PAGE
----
MODELING COMMUTING PATTERNS IN CHICAGO IN A GIS ENVIRONMENT: A JOB ACCESSIBILITY PERSPECTIVE

Using the recently released Census for Transportation Planning Package (CTPP, 1990) this research utilizes GIS tools to explain intraurban variations of commuting in Chicago (Illinois) at the Traffic Analysis Zone (TAZ) level. While commute times are directly available from the CTPP, commute distances are derived from the shortest time distances through actual road networks. GIS surface modeling is used to identify the main employment center (CBD) and other subcenters. The explanations of commute times and distances are attempted by various measures of job accessibility: the jobs--housing balance ratio defined in a floating catchment area, distances from the CBD and subcenters, and a gravity-based index that takes the effects of all jobs into account. These measurements better explain how far people commute than how much time they spend on commuting. The best model explains over 50% of the variation of commuting among 7,835 TAZs; the existing literature at best explains less than 30%.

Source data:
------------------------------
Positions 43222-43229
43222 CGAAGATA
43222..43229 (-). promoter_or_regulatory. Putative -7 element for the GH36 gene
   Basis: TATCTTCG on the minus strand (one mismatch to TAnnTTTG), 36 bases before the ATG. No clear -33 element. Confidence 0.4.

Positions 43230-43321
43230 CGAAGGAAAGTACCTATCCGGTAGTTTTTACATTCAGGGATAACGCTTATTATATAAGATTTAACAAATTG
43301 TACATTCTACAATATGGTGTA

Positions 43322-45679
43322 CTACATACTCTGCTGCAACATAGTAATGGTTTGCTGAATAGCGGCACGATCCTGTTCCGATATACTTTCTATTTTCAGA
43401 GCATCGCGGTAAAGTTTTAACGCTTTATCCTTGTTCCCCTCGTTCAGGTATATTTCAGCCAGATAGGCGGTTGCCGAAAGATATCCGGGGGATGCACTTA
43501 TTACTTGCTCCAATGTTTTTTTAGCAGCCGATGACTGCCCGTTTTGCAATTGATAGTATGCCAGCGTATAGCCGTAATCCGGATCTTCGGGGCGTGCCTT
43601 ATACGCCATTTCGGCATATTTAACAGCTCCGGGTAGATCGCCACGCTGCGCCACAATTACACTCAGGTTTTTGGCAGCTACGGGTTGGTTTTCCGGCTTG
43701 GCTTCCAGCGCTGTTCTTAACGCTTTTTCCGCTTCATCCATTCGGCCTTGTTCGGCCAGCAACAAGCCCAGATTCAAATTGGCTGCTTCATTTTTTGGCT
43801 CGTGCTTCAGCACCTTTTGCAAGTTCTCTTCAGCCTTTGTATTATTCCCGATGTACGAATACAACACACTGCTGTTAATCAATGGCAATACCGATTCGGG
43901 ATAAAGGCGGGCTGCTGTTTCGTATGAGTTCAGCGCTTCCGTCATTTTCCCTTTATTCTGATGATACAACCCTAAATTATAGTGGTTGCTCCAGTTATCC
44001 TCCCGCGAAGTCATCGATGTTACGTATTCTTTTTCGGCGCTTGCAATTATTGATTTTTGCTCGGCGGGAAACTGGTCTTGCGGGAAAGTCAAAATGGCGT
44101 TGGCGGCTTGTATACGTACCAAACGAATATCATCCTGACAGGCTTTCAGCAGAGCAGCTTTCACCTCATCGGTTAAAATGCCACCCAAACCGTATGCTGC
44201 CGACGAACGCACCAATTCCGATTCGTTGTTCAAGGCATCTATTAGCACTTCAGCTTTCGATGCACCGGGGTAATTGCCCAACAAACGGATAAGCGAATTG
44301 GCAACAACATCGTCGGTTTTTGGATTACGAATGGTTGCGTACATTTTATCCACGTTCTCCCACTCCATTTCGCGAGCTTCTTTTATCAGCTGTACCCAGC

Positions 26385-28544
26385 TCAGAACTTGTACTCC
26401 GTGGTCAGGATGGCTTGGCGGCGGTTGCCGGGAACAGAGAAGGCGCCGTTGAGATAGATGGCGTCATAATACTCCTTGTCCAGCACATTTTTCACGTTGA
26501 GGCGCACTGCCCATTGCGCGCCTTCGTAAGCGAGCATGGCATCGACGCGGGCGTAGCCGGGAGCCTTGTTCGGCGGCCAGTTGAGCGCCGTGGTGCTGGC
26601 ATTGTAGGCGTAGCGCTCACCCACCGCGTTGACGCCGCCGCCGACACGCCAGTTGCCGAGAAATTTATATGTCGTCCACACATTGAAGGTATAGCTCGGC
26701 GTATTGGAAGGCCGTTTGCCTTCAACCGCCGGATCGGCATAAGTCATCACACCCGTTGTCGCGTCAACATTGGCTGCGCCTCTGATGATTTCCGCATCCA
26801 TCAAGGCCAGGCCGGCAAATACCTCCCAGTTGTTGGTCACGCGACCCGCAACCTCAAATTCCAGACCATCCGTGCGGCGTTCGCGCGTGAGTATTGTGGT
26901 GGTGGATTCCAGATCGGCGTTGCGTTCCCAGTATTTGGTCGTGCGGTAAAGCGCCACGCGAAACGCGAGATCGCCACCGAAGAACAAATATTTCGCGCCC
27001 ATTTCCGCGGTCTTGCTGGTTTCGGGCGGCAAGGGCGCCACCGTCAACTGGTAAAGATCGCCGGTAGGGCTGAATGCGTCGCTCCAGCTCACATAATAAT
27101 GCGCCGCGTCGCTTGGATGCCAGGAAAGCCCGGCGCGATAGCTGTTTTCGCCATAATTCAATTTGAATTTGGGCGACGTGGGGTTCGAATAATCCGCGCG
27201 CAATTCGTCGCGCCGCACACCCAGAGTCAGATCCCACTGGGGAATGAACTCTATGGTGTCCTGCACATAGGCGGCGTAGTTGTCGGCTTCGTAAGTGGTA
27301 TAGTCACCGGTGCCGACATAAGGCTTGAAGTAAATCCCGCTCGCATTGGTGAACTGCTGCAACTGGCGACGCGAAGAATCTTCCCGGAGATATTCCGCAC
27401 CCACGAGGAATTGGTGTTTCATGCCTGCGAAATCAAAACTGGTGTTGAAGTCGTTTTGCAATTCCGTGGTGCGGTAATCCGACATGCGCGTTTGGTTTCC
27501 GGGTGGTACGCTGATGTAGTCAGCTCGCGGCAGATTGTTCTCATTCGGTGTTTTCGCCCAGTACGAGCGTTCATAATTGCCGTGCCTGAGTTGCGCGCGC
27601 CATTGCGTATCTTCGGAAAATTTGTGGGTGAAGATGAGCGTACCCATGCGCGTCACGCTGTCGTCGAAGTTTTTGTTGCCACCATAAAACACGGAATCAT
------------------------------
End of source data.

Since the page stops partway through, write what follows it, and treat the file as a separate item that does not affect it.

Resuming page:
• Availability:
  • Corporate Authors:

    Blackwell Publishing

    350 Main Street
    Malden, MA  United States  02148
  • Authors:
    • Wang, Fujian
  • Publication Date: 2000-2

Language

  • English

Media Info

  • Features: Figures; References; Tables;
  • Pagination: p. 120-133
  • Serial:

Subject/Index Terms

Filing Info

  • Accession Number: 00798669
  • Record Type: Publication
  • Files: TRIS
  • Created Date: Sep 5 2000 12:00AM